The Continuum of Life and Death Where Science Meets Philosophy

By Gordon Adams

Scientist (BSc and ARIC); Philosopher (Life-long Student)

In my earlier life, I studied science. With a Bachelor of Science degree and a specialist leaning in food science that took me into a career of big-scale chocolate production, I achieved the level of Associate of the Royal Institute of Chemistry. Armed with this background I spent my entire career immersing myself in things of a scientific nature. My world was a world of facts and realities; things I could explain with formulae and scientific equations.

When I entered my forties, I encountered a different world – the world of philosophy. I joined the School of Practical Philosophy, which teaches its students to look for a spiritual understanding of life. It embraces both western and eastern philosophy as well as all religions. For me, it was a mind-broadening and deeply meaningful journey of discovery that was to define who I was for the next fifty years of my life.

One of the areas of interest, perhaps because of my background and career, remained the cross-over between philosophy and science, an area of study that has some of the greatest minds grappling and arguing – sometimes even agreeing! As I approach my 90th birthday, I am struck by a new awareness that the two halves of my life are drawing closer together. I believe we are living in a world where science and things spiritual and philosophy are starting to merge.

I am currently reading a book by Dr Deepak Chopra: Life After Death. It has triggered all sorts of thoughts. Chopra is a more commercial writer than I normally like to read but he has helped his readers make sense of often inconceivable concepts. I am not a man of religion, but I have become a man of deep spiritual beliefs. I cannot pretend to know what happens after we die, but philosophy teachings, and more recent studies from the scientific world, have me convinced that life, in some form, continues. Forever.

First let’s talk science. Quantum mechanics is a fundamental theory in physics that gives us a description of the physical properties of nature, right down to its basic elements of atoms and subatomic particles. In other words, everything is made up of quantum particles. Every person, and everything. Every aspect of creation.

Niels Bohr, a Danish physicist wrote: “Those who are not shocked when they first come across quantum theory cannot possibly have understood it.”

No, I do not fully understand quantum theory – and I also find that I am not shocked. The idea that everything is made up of quantum particles has me wondering about the continuation of life. We know that quantum particles cannot be destroyed. They can change. They can be affected. They can mutate. But they do not disappear.

We also know from science that time is a man-made concept. Einstein famously said:

“The distinction between the past, present and future is only a stubbornly persistent illusion.”

So, what am I? I would answer that I am everything that is now. No past. No future. Just now. I would answer that I am beyond everything. I am more than the flesh and blood reality of my existence on earth. Whether you turn to quantum particles to understand the eternal existence of life as we know it or if you accept the fact that there is a part of you – call it your consciousness – that is part of the universal whole in this world, and by nature is eternal, the result is the same. In some form, we continue. Upon death, we become part of the greater unity.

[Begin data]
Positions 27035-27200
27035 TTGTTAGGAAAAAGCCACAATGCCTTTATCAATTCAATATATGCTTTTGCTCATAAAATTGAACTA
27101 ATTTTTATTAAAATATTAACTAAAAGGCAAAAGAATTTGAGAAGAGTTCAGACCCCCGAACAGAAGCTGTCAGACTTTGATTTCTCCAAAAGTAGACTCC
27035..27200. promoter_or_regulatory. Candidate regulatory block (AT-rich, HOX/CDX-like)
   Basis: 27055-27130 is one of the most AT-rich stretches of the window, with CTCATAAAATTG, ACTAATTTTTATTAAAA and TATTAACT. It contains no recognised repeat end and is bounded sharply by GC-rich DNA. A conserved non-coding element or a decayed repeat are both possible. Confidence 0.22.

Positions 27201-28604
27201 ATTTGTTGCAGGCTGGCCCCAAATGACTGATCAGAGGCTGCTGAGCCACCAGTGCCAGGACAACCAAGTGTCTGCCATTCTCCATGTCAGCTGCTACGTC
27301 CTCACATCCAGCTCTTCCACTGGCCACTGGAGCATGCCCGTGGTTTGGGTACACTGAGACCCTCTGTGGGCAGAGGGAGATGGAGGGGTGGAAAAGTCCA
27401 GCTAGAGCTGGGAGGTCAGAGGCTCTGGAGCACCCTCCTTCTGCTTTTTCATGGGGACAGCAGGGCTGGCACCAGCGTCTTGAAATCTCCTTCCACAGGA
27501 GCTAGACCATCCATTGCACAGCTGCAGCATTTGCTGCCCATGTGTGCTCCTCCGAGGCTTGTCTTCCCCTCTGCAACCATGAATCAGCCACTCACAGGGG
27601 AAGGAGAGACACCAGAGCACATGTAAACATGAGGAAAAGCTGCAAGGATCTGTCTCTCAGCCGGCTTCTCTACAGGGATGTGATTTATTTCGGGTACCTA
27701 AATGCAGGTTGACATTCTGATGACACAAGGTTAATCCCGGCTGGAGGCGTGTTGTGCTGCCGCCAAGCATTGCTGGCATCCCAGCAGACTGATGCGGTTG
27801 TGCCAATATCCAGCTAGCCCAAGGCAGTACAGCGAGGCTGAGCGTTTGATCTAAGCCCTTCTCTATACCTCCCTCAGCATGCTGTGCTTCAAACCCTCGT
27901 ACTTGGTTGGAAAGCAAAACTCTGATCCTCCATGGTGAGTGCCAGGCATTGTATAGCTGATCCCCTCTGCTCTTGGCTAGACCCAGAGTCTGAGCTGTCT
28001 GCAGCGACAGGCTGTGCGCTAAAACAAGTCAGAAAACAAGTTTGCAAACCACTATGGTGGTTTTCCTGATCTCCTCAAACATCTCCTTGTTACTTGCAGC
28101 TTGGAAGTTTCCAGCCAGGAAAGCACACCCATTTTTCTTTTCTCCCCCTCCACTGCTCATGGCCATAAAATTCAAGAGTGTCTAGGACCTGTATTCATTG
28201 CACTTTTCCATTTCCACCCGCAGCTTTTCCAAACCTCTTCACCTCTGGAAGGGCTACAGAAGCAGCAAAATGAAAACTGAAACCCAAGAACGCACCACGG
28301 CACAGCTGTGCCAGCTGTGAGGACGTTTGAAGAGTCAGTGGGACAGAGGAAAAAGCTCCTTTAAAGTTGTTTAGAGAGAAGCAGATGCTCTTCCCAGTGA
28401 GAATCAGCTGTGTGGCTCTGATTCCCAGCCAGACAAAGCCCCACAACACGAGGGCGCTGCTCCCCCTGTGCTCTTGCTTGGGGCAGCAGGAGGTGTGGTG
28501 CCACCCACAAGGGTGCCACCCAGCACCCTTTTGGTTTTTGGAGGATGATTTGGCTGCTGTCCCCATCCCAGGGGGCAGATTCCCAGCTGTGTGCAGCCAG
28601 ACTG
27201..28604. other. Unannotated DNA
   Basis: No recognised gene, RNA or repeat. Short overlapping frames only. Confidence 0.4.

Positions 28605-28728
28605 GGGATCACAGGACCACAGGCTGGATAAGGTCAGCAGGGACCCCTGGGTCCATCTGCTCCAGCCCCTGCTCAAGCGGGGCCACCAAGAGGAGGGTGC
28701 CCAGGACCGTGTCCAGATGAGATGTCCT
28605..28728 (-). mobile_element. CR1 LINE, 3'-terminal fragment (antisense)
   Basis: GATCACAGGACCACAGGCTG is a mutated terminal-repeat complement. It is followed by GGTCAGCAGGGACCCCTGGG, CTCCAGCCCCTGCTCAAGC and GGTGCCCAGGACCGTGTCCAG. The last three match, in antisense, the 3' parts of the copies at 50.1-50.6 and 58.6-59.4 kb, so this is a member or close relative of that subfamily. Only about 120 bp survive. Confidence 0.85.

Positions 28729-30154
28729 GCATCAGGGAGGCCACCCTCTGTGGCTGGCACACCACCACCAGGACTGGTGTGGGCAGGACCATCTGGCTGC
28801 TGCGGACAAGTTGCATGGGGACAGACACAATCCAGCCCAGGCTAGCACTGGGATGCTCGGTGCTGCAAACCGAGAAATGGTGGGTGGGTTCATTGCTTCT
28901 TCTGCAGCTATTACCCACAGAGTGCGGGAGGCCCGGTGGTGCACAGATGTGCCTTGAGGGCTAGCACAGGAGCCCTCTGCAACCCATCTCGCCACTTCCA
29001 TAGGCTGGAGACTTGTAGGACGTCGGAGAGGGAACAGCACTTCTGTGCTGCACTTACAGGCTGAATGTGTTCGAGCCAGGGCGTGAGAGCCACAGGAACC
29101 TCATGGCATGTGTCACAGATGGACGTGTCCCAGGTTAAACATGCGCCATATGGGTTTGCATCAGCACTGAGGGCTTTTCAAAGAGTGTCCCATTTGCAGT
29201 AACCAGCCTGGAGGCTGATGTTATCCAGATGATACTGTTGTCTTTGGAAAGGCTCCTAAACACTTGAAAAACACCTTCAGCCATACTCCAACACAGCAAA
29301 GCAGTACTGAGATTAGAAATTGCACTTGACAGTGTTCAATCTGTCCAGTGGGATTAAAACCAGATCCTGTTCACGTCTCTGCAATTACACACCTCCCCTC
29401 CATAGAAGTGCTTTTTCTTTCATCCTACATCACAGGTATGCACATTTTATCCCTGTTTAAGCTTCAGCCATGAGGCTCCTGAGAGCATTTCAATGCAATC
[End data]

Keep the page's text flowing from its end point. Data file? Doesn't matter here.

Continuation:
The ancient Indo-European language of Sanskrit has also led me through many important works. One of the most important I read is the Bhagavad Gita. Considered to be a doctrine of universal truth, it too writes of the never-ending continuum of life and death. “For the soul there is neither life nor death at any time.”

One Sanskrit word that stands out in my mind is the word “Advaita”. It associates itself with non-dualism or “not-two”. The essence of most ancient philosophy is unity. Most Eastern religions, and certainly most eastern philosophy accepts the concept of there being a unified intelligence. Whether you think of it in scientific terms, seeing everything as quantum particles, or if you observe on a spiritual level where we are all part of the same whole, then you come closer to understanding what leads my thinking on both life and death. There is a single unity that embraces the world. Life and death are not separated by an impassable wall.

Even after all these decades, I am still an imperfect student of philosophy and definitely an imperfect teacher. Buddha said “Don’t blindly believe what I say. Don’t believe me because others convince you of my words. Don’t believe anything you see, read or hear from others.” So, I urge you to do the same. Don’t believe what anybody else tells you. The real truth lies deep inside of you.

Allow me to take some final words from the Bhagavad Gita: “It is better to live your own destiny imperfectly than to live an imitation of somebody else’s life with perfection.”

Even with both science and philosophy as my tools, I do not profess to know the facts that lie beyond the end of our life on earth. However, every part of me resonates with the feeling that science and philosophy are slowly merging to prove the same thing about life – and about life after death. On some level, in some form, life continues to continue.

What am I? I am beyond everything. You do not need the “I”. All that we have is “am”.

Life is forever. Life is perfect.

I leave you with three more beautiful Sanskrit words: Sat; Chit; Ananda.

Love; Knowledge; Bliss.

Mr Gordan Adams is a past student of the Durban School of Philosophy, he tutored for many years. He also held the position of communications person and organised monthly School meetings of a topical nature and for discussion.